Sheriff Erwin provided the Board some figures on the crime rate trend for Henderson County. He stated that in 1992 there were 1,379 crimes reported to the Sheriff=s Office when the population was 62,418. In 2002, the population grew by 10,000 and reported crimes were reduced by 227. Over the last two years, crime in Henderson County has come down 10.2%. He discussed ways in which crime can be reduced, but stated that the Department has to have the resources necessary to continue crime prevention techniques.
He stated that he recognized the position the Board was in because of the State. He noted the following things the Sheriff=s Department had done to try to reduce crime in a tight budget year.
C The Department had brought in $160,000 in collected fees.
C Received $250,000 in Federal and State grants.
C Brought in over $700,000 in revenues to offset their budget.
Sheriff Erwin discussed the Uniform Crime Report (UCR), and how reports taken in make the crime rate appear to go up. Since taking his oath as a law enforcement officer 25 years ago, he has spent everyday trying to reduce crime and clear as many reported crimes as possible.
Commissioner Messer asked Sheriff Erwin to briefly describe the new CopLink program. Sheriff Erwin noted that the clearance rate last year for violent crime was 64%, the state average was 51.9%. The clearance rate last year for property crime was 25%, the state average was 19.3%. CopLink allows police forces to connect with all other databases in law enforcement and share information, which assists in a much quicker clearance of crime. Henderson County received a $200,000 allocation from the Federal Government for this program. That money will be used to connect all the law enforcement agencies in Henderson County, and he explained how that would occur. In future phases he will look to connect this system with Asheville/Buncombe and Greenville/Spartanburg.
Sheriff Erwin described ways in which the department has tried to keep the expense per mile down on his fleet. He sited examples such as the lease of 6 cylinder vehicles rather than 8 cylinder, and the purchase and use of a global electric motor car.
Jan Prichard, Human Resources Director, was present to introduce the County=s draft Smallpox vaccination Policy and update the Board on relevant information regarding smallpox vaccinations for County employees. She presented and discussed the following policy for Board review:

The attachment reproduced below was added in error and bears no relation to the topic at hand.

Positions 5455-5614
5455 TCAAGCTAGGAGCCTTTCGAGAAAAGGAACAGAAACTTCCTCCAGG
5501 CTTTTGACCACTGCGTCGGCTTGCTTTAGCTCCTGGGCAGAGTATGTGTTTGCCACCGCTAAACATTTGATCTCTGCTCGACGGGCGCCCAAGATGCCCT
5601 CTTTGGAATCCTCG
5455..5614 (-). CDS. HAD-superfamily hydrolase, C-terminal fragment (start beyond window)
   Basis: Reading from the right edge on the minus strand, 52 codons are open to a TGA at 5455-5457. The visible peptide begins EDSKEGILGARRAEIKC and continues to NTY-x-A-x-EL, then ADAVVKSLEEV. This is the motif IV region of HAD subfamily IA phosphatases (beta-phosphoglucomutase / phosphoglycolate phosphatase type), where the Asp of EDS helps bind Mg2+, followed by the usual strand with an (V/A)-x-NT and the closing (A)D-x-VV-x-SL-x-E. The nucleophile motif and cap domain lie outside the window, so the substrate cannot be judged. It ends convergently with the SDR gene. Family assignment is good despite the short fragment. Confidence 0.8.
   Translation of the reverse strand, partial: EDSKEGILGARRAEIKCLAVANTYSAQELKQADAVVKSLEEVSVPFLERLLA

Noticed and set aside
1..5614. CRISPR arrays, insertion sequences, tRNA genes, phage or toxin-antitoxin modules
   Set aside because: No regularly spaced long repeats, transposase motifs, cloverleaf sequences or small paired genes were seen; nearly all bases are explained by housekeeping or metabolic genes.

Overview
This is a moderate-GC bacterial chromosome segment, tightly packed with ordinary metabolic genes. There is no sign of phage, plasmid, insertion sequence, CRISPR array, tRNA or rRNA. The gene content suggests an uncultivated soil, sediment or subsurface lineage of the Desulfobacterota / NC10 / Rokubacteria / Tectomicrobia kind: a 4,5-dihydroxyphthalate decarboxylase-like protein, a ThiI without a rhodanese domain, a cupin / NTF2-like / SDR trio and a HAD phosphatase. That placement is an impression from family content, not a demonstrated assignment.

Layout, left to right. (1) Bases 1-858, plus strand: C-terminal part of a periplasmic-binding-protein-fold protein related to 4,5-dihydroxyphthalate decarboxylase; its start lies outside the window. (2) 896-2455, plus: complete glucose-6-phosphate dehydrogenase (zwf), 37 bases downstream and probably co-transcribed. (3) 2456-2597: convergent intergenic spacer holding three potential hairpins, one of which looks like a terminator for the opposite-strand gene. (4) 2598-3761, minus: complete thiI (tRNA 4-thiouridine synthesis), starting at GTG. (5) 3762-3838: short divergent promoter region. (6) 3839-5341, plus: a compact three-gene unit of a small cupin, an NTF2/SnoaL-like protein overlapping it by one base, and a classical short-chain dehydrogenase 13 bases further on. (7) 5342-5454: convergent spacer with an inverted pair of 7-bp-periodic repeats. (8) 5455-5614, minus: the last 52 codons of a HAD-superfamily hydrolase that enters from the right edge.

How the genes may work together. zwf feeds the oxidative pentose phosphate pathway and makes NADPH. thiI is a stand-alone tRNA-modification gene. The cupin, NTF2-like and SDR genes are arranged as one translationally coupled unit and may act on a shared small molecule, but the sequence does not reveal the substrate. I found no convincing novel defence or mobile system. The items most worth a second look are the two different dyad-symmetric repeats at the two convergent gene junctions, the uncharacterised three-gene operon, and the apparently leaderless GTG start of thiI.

Henderson County Smallpox Policy
The emerging concerns regarding terrorism in our Country have created the environment that has caused the President to develop a plan for vaccination against smallpox, a disease that was eradicated several decades ago. The President=s plan calls for several phases of vaccination. Phase I involves a small number of public health and hospital staff who are most likely to encounter the disease if we had cases in our community. Phase II has a broader scope that includes those needed for widespread vaccination, all hospital staff and other first responders including emergency medical staff, fire and rescue staff and law enforcement staff and other County staff as designated by the Public Health Director. There are no specific plans to vaccinate more widely at this point in time. Vaccination in the first two phases is strictly voluntary. It is important, however, that we provide a climate in which employees are willing to accept the vaccine so that Henderson County has a prepared workforce if vaccination is needed on a large scale throughout the County. By the adoption of this policy, it is the intent of the Board of Commissioners as the policy making body for Henderson County to indicate understanding of the issues related to smallpox vaccination, support the availability of the vaccine for those staff at risk of exposure, and demonstrate support for the staff responsible for this work.
The small pox vaccinia is a live vaccine (cowpox) making it very different from the vaccines that we all receive today and there are some risks associated with taking the vaccine. There are side effects and risks associated with the smallpox vaccine.
Most people experience normal, usually mild reactions that include a sore arm, fever, and body aches. However, other people experience reactions ranging from serious to life threatening. People most likely to have serious side effects are those who will be excluded due to present or past health conditions. In the past, about 1 person for every 100,000 people vaccinated for the first time experienced reactions that, while not life-threatening, were serious. These reactions included a toxic or allergic reaction at the site of the vaccination (erythema multiforme), spread of the vaccinia virus to other parts of the body and to other individuals (inadvertent inoculation), and spread of the vaccinia virus to other parts of the body through the blood (generalized vaccinia). These types of reactions may require medical attention. In the past, between 14 and 82 people out of every 1 million people vaccinated for the first time experienced potentially life-threatening reactions to the vaccine. Based on past experience, it is estimated that 1 or 2 people in 1 million who receive the vaccine may die as a result. Careful screening of potential vaccine recipients is essential to ensure that those at increased risk do not receive the vaccine.
These potential risks create concern among staff regarding the need to protect their families and other close contacts, protect the clients they see through their work, protect their accrued leave, and avoid large out-of-pocket expenses for medical care.